Why I Now Spend More Time on Facebook than Google+

I left Facebook a few years ago and settled nicely into Google+. I opened a few communities and a lot of people have chosen to put me in their circles for one reason or another. But honestly, I was bored there. When I moved to Gainesville, I needed to be in touch with like-minded people here, such as the Occupy group and the gardening groups, which were all on FB. My son wanted me to be back there too, so we could chat and hang out. He doesn't like G+, and doesn't have time for any more social media sites, being a full-time college student.

I grudgingly went back, intending to only be in groups and on pages. I only have a few friends there; family and close friends. Yet, I found myself spending more and more time there, and you know why?

Participation and conversation. I don't know what it is about G+, but people don't talk there. They +1 your posts, but very few comment. My communities are largely dead. I tried to start a Florida Gardening community, but I was the only one posting there more than a year, so I closed it down and went back to the original FB Florida gardening community I started 5 years or so ago. People actually post there, and talk and trade plants and seeds and generally COMMUNICATE.

I closed down a few of my G+ communities, and right now, all I have up is the writing communities and my Simply Deb community, which is on hiatus. Two of the writing communities are largely dead too, and I find myself not even wanting to try to get them going.

Yes, I am just plain bored with G+.  I have joined the ranks of those who think G+ is just dull and non-participative and snooze-worthy. I won't abandon my writing communities, but I spend less and less time on G+ now, and more time on FB. I know that Plussers think they are superior, and in intellect, you probably are, but in plain old social abillities -- you suck. It's a geek thing, I guess. Geeks were always better at the doing than the discussing and socializing.

I never thought I'd be writing this post. It makes me very sad.

Want to Go to a Prestigious University for Free? Try Coursera!

"Dsg UF Reitz Union 20050507". Licensed under Creative Commons Attribution 2.0 via Wikimedia Commons
According to the Coursera website, their mission statement is:
Coursera is an education platform that partners with top universities and organizations worldwide, to offer courses online for anyone to take, for free.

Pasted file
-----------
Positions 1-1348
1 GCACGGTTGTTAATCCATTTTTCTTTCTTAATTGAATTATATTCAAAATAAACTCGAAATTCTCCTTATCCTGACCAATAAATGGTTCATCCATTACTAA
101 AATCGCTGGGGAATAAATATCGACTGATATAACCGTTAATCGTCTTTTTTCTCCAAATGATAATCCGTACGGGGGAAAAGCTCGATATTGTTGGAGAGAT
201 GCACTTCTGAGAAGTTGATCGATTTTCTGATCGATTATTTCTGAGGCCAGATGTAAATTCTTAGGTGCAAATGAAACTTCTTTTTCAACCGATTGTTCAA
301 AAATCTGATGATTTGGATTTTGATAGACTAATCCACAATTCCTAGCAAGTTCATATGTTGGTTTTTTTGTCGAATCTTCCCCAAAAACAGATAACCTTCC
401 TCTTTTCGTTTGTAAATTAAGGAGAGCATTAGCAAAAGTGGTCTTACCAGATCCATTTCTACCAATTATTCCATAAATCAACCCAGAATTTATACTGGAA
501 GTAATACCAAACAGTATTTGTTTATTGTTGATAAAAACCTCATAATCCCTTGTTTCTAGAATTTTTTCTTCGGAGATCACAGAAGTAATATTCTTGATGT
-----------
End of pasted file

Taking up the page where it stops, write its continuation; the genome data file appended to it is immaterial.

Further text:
We envision a future where everyone has access to a world-class education. We aim to empower people with education that will improve their lives, the lives of their families, and the communities they live in.
I found Coursera about a year ago, while researching an article I was writing. I signed up for a couple of classes, but never completed them due to my life situation. I just didn't have time. Now that I'm more settled, I have signed up for another course, and plan to utilize the site as much as possible. I will never have time to take more than one course at a time, but these courses aren't just offered once, many are offered several times. If you can't take it when it is first offered, you can sign up for notification of when it will be offered again. For all you techies, Coursera is available on both Android and iOs.

What Institutions are Partnered with Coursera?
I like the idea of free university education. Not everyone can afford to go to top universities, and even if they can, these universities only accept so many people a year, so the chances of getting in without some pretty good connections, such as alumni in the family and perfect SAT scores, are slim to none. The free courses from prestigious institutions all over the world allow everyone a chance at a top-rate education on topics they may find of interest.

Check Out The Coursera Partnering Educational Institutions

Our very own University of Florida right here in Gainesville offers quite a few courses at the site. Since it is primarily an agricultural university, you expect it to have courses on food and agriculture, but there are also courses such as "Music's Big Bang -- The Genesis of Rock and Roll," which is one I might want to take.

Signature Track Certification Program

Many of the courses offer a Verified Certificate for a very small fee (which varies with each course), and financial aid is available. I'm not sure what type of aid that is, whether it's grants or loans.  It's a little strange, though, because some courses only offer a limited number of certificates, so you need to sign up for the certificate program by a deadline. If you miss the deadline, you can audit the course and retake it for the certificate if it is offered again These certificates look good on resumes, so they are well worth the cost. However, if like me, you aren't looking for a corporate job and don't need certification, the courses are still free and you do receive a Statement of Accomplishment from Coursera, it just doesn't have the institution's name on it.

Try Coursera and see what you think. If you've been looking for something to jazz up your resume, the courses here may be just what you are looking for.